Health and Fitness


It’s a simple fact of life that motivation ebbs and flows for all of us. What drives you towards a goal, gets you up in the morning, keeps you working through a pursuit and determined to succeed no matter what, can abandon you from out of nowhere.  Yesterday you were pumped and ready to put everything into this you could – and today – well, not so much.

Even the most committed fitness enthusiasts face roadblocks to staying motivated.  It can start with illness or an injury, the pressures of a hectic calendar, feeling overwhelmed with what your week is offering up – or an unidentified, very resilient flat spot for no apparent reason. It happens.  But you CAN do something about it to get your mojo back.

  • Are you getting enough sleep and eating a healthy diet?  Those questions your mum asks are for a good reason – both these things provide energy, and energy fuels motivation.  Five hours sleep is NOT going to help you jump out of bed when the alarm goes off, and skipping meals or eating rubbish is going to put you in an afternoon slump.  Think carefully about how you are treating that temple of yours, and it will repay you in kind.
  • Remind yourself why you want this goal – that will help you build a bit of fire in your belly helping keep you focused on your “destination”.  Decide on a goal, write it down and keep it somewhere prominent.  Do you post that goal on your bathroom mirror?  On your screen saver?  On your desk? On your mobile device?  You need to be in touch with that goal daily so it’s a high priority in your mind. Put your activities in your daily calendar and reminders, find a picture that represents how you’ll feel when you reach your goal, and what it will mean to you – visualisation is a huge motivator.
  • Find your support network  – whether it’s family or friends or an online forum – find your supporters when time gets tough – and don’t be afraid to ask for help.
  • Keep focused on your goal date – knowing you have an endpoint, a contained timeframe in which to ramp up your activity, should make it easier to tell yourself to stay on task for a little while longer.  You were strong enough to get this far, so you are strong enough to keep going.
  • Negotiate with yourself – sometimes the hurdle is just in getting those runners on and getting out the front door.  Once you’ve made it that far, the rest is easy. Don’t give yourself time to make excuses. You could promise yourself a reward at the end “let’s get this done, and then I can relax with a book.”
  • Focus on the benefits rather than the difficulties  – give yourself a pep talk: stop focusing on how hard this is, and instead focus on what you will reap as the rewards.  Think about what you’ve achieved so far – you can’t throw in the towel after all that great work to date. Visualise yourself achieving those goals.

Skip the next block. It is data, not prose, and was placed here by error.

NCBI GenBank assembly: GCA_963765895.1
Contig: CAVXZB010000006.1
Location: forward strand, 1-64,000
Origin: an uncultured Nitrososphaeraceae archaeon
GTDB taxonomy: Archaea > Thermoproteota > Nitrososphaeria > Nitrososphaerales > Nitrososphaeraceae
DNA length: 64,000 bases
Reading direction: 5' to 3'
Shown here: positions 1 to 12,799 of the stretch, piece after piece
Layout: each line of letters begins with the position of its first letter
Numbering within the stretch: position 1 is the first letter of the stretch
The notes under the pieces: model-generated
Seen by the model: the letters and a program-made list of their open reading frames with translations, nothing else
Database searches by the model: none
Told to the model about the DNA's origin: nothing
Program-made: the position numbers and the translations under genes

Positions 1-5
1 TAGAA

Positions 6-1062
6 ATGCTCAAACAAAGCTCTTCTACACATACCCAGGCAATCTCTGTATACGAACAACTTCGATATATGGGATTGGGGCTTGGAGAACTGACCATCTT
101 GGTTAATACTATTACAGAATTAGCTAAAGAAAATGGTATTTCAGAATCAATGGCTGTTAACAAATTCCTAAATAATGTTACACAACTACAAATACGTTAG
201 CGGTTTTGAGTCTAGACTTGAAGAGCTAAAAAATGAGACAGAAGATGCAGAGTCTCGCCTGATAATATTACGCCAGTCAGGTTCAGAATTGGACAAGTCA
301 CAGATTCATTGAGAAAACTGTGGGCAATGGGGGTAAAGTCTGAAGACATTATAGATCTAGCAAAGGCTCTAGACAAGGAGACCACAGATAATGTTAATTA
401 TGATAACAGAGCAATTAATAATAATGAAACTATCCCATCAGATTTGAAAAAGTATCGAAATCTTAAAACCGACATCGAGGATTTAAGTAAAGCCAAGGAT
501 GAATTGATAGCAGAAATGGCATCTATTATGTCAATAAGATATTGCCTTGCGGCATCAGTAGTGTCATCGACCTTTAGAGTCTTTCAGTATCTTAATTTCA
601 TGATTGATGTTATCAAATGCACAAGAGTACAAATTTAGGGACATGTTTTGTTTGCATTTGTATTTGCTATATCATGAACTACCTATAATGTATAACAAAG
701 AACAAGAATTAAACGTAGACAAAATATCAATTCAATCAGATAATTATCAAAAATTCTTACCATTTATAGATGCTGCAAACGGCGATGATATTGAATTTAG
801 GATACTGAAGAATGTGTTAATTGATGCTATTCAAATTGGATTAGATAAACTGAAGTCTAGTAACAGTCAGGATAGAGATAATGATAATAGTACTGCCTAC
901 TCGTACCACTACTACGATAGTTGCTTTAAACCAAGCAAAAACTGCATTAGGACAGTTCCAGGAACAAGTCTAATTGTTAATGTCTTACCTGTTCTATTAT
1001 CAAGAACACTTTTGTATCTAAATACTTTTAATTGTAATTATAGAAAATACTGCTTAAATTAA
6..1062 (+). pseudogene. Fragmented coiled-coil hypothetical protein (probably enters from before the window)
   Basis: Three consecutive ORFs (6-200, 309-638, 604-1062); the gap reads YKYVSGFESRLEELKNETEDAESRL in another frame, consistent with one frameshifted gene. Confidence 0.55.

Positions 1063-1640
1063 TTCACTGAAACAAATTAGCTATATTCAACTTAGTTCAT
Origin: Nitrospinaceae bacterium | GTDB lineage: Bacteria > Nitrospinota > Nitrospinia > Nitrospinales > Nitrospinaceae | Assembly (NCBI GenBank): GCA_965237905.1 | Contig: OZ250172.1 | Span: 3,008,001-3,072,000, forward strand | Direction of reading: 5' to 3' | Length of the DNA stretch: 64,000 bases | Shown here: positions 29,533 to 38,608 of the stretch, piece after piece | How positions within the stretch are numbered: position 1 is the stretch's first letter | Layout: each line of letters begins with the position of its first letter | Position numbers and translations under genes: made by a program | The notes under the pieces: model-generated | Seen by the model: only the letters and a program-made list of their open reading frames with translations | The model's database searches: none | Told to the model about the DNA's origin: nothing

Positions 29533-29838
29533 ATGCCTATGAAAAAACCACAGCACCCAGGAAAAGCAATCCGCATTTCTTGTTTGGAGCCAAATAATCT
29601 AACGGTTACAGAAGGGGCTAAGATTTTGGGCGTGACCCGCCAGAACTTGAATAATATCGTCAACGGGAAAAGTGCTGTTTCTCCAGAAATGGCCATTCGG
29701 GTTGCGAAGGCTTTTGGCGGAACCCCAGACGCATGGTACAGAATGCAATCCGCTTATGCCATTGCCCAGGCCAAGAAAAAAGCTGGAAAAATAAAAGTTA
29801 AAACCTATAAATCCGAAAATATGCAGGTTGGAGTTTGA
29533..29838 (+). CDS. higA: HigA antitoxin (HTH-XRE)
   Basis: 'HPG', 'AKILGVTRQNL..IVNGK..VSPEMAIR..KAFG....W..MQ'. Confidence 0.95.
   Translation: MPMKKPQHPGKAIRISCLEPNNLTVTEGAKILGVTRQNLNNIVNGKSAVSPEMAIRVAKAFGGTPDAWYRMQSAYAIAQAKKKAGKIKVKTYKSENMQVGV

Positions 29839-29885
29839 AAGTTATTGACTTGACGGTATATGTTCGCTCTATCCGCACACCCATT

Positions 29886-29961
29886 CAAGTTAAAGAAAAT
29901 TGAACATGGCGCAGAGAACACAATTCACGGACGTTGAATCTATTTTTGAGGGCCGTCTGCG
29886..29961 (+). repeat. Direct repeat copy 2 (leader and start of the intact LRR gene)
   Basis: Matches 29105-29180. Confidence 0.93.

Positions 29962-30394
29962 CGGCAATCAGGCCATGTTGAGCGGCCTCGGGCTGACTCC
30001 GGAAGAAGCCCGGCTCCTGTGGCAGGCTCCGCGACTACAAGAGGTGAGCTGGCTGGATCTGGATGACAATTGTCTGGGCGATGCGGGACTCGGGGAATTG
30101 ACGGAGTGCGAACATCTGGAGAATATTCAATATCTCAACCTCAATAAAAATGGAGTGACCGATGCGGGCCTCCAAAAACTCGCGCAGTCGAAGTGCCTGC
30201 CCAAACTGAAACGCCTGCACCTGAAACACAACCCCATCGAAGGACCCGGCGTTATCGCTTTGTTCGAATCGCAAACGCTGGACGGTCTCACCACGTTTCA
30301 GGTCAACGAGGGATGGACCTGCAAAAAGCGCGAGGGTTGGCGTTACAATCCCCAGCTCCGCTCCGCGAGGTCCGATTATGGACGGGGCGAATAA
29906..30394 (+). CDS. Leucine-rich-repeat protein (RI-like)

• Don’t let a slip-up stop you in your tracks – nobody says it better than Confucius: our greatest glory is not in never falling, but in rising every time we fall.
  • Commit to one step towards your goal every day. One step at a time.  One step in front of the other. That’s all it takes.
  • Pare back on your “to do” list  – choose one goal at at a time – say, your fitness, and give your energy to that.  Then, when that’s a habit, start on your next one.  Ditch some of the things that aren’t going to give you value for your time (screen time, perhaps?).
  • Find some external inspiration – read articles, success stories, biographies, blogs; listen to music that inspires you, be with people who motivate you, and find yourself some key words of wisdom that really resonate with you.
  • Put yourself in someone’s else’s hands – now, we’re all for taking responsibility for your own actions, but what we’re talking about here is the benefit of doing structured activities under the guidance of an instructor: they’ll push you a little further than you are likely to push yourself; encourage you when you might be berating yourself; adjust your form, so you get the most out of your workout; hold you accountable for your appointment time; and have a laugh with you to stop you taking yourself too seriously.
  • Recognise negative head chatter – which is what is causing your slump.  Monitor your self talk. Is it actually true what you are saying to yourself?  Would you say that to a friend in a similar situation?  Have you got things in perspective, or are you letting your emotions skew the way you are seeing the situation?  Is there a more positive way to look at this?  Is there something you could change about what you are feeling bad about? Tell yourself you can do this.  Because of course, you can.
  • Break up your goal into smaller, easier, achievable chunks to help you build your confidence and allow you to plot your progress and see your cumulative successes.  Then you can reward yourself  along the way.  And who doesn’t love being rewarded for their efforts?  Suddenly everything seems worth it.
  • It’s always more fun with friends – working out with others can be super motivating – besides holding you accountable,especially on a cold, wet morning, friends can offer encouragement and shared experiences experiences.
  • Play up – compliment your Pilates with cardio that is fun.  If you hate the treadmill, and it’s holding you back from getting to the gym – find something instead that feels more like fun than hard work – dancing, tennis, kayaking, cycling, hiking – the list is endless (aka no excuses!)